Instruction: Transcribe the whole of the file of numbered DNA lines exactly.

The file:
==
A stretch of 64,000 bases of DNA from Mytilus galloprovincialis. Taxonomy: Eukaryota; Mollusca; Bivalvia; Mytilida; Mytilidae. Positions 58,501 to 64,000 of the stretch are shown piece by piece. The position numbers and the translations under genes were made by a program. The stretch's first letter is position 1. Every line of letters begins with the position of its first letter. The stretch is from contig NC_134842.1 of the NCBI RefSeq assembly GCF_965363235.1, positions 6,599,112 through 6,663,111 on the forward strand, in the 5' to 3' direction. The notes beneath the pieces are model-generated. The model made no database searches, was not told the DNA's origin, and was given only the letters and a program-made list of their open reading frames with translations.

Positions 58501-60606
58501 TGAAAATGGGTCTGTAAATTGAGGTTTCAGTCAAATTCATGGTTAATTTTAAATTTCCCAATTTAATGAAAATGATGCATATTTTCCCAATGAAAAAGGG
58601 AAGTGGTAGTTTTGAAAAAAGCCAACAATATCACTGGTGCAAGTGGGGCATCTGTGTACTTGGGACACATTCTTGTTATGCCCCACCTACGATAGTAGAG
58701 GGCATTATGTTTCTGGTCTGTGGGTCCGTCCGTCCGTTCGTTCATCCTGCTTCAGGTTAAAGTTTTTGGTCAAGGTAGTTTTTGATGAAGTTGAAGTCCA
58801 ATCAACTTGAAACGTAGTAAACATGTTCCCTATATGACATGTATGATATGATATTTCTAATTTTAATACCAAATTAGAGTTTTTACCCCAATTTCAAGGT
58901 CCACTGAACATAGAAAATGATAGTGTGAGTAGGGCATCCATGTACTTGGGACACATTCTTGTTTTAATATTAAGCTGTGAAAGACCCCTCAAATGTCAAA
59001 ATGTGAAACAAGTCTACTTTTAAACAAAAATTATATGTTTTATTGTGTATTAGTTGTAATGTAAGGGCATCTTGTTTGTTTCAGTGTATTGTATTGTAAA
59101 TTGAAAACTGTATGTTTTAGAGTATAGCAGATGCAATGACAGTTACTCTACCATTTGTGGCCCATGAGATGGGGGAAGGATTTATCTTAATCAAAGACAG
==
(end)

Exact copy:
A stretch of 64,000 bases of DNA from Mytilus galloprovincialis. Taxonomy: Eukaryota; Mollusca; Bivalvia; Mytilida; Mytilidae. Positions 58,501 to 64,000 of the stretch are shown piece by piece. The position numbers and the translations under genes were made by a program. The stretch's first letter is position 1. Every line of letters begins with the position of its first letter. The stretch is from contig NC_134842.1 of the NCBI RefSeq assembly GCF_965363235.1, positions 6,599,112 through 6,663,111 on the forward strand, in the 5' to 3' direction. The notes beneath the pieces are model-generated. The model made no database searches, was not told the DNA's origin, and was given only the letters and a program-made list of their open reading frames with translations.

Positions 58501-60606
58501 TGAAAATGGGTCTGTAAATTGAGGTTTCAGTCAAATTCATGGTTAATTTTAAATTTCCCAATTTAATGAAAATGATGCATATTTTCCCAATGAAAAAGGG
58601 AAGTGGTAGTTTTGAAAAAAGCCAACAATATCACTGGTGCAAGTGGGGCATCTGTGTACTTGGGACACATTCTTGTTATGCCCCACCTACGATAGTAGAG
58701 GGCATTATGTTTCTGGTCTGTGGGTCCGTCCGTCCGTTCGTTCATCCTGCTTCAGGTTAAAGTTTTTGGTCAAGGTAGTTTTTGATGAAGTTGAAGTCCA
58801 ATCAACTTGAAACGTAGTAAACATGTTCCCTATATGACATGTATGATATGATATTTCTAATTTTAATACCAAATTAGAGTTTTTACCCCAATTTCAAGGT
58901 CCACTGAACATAGAAAATGATAGTGTGAGTAGGGCATCCATGTACTTGGGACACATTCTTGTTTTAATATTAAGCTGTGAAAGACCCCTCAAATGTCAAA
59001 ATGTGAAACAAGTCTACTTTTAAACAAAAATTATATGTTTTATTGTGTATTAGTTGTAATGTAAGGGCATCTTGTTTGTTTCAGTGTATTGTATTGTAAA
59101 TTGAAAACTGTATGTTTTAGAGTATAGCAGATGCAATGACAGTTACTCTACCATTTGTGGCCCATGAGATGGGGGAAGGATTTATCTTAATCAAAGACAG